Boasting awe-inspiring redwood forests, vineyards set amid rolling hills, and a dramatic Pacific coastline, Northern California has been the backdrop for a number of significant art movements. With all of that spectacular natural scenery, it’s no wonder that two of the most popular movements have been rooted in the land, often offering a direct counterpoint to those in other parts of the country that favored a more abstract approach.
Chief among these movements, California Impressionism sprung up as artists in the Golden State embraced their French predecessors’ interest in loose brushwork, rich color, and, most of all, a fascination with the effects of sunlight. And what better way to capture the distinctive California glow than by also painting en plein air, a defining feature of 20th-century California painting.
For Irvine Museum director Jean Stern, one of the most appealing aspects of these California scenic paintings is that they don’t require an interpreter. Unlike more abstract works, “You don’t need help to know what they’re about,” he says. “The more you elevate the visual message” with representative art, “the more you have the emotional message underneath.”
As Abstract Expressionism emerged to dominate the art scene toward the middle of the 20th century, California Impressionism gradually fell out of fashion (only to enjoy a revival in the 1970s that continues to this day). But as it goes with the yin yang of aesthetics, attention ultimately returned to Northern California when a group of artists began rejecting the tenets of the predominate movement in favor of a return to a more realistic approach. Known as The Bay Area Figurative Movement or Bay Area Figurative School, these San Francisco–based artists captured local landscapes, still lifes, and genre scenes in a fresh figurative style.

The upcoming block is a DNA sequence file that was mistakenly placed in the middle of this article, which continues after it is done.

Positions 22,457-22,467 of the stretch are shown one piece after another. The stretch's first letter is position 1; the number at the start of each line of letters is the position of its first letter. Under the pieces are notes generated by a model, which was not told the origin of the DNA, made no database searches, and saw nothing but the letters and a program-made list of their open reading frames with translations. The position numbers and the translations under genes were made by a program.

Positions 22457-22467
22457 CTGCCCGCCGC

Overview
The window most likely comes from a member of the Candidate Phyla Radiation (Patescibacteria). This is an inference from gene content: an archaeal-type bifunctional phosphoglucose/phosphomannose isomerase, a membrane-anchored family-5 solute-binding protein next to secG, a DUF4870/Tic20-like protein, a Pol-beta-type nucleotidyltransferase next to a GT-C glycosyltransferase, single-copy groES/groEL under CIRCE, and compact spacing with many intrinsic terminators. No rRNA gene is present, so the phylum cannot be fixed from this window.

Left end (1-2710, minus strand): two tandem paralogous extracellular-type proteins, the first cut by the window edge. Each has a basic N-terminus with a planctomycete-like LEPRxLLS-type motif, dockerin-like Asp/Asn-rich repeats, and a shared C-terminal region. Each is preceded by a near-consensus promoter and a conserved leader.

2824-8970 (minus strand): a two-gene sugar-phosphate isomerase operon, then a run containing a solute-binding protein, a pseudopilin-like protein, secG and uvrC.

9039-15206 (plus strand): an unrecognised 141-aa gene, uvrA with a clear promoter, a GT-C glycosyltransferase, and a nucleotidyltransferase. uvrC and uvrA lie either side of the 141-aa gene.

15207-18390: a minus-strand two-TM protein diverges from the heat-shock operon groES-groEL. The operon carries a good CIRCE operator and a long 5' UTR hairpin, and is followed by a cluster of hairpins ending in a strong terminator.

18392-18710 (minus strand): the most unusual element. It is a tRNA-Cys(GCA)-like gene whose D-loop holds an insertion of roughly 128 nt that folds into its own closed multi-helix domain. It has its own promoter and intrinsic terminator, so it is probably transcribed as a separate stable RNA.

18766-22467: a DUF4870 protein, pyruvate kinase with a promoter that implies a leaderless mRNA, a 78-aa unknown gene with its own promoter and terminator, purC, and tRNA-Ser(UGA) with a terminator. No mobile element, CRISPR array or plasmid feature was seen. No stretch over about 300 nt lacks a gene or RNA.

Many of the “First Generation” artists in this movement were initially proponents of Abstract Expressionism and worked in that manner for a time, including David Park, Richard Diebenkorn, Rex Ashlock, Elmer Bischoff, Glenn Wessels, Wayne Thiebaud, and James Weeks. Spanning two decades, the movement saw two other groups, or generations, adopt this style of painting, and their influence continues to be seen in the work of artists in the Bay area and beyond today.
With such a rich history in art realism and painting directly from life, San Francisco and Wine Country will make the perfect hosts for the 8th Annual Plein Air Convention & Expo, April 24-28, 2019.
Painting Tips From Local Artists
The light and weather conditions can change fast, so it’ s important to capture a moment fairly quickly. You also have to be aware of the late afternoon west wind. In artists’ circles here, there are many stories of tripods and canvases blowing away. — Michael Reardon
In the spring, the vines in wine country can have quite a bit of new foliage on them. I’ve found that the intense greens don’t make for a great painting if matched precisely. This is one case where painting exactly what you see might not be successful; be sure to bring your creativity. — Larry Cannon
If I’m painting along a road, I use James Guerney’s trick of bringing my own orange traffic cones to alert drivers that there’s an artist ahead. A fun observation is that orange is also the color of California Poppies, our state flower! — Carolyn LordI always bring at least a sweatshirt, often something warmer. It can get very cold in the shade, especially once the wind picks up or the fog rolls in. In the wine country it is generally warmer, but the late afternoon wind can get chilly. — Michael Reardon
It may be California but it’s N-o-r-t-h-e-r-n California and it might be warm-ish, but it’s just as likely to be cold-ish. Can be windy too, so you’re just as likely to be wind-chapped as you are sunburned. — Carolyn Lord
Perfect Places to Paint En Plein Air
I love painting at Rodeo Beach just a short distance north of the Golden Gate Bridge in the Golden Gate National Recreation Area. To the north of that is another cove at Muir Beach. Both have tall cliffs, good surf, and a mix of views. I also love painting at the Presidio, with its interesting topography, beautiful old trees, bucolic vistas, and views to the Golden Gate Bridge and Marin County beyond. — Larry Cannon
I’m drawn to North Beach and Chinatown for the variety of street scenes. I also think no artist visiting the city should go home without seeing California Street from Market Street to the top of Nob Hill. — David Savellano
There are so many great places to paint, but I would single out Fort Mason for its Golden Gate views, cypress trees, and wonderful architecture. I also recommend Tilden Park, just east of Berkeley, for views of quintessential East Bay Hills dotted with oaks and eucalyptus. — Michael Reardon
Join Joseph Zbukvic and other top watercolor artists, including Keiko Tanabe, Dan Marshall, and Shuang Li at the 2019 Plein Air Convention & Expo.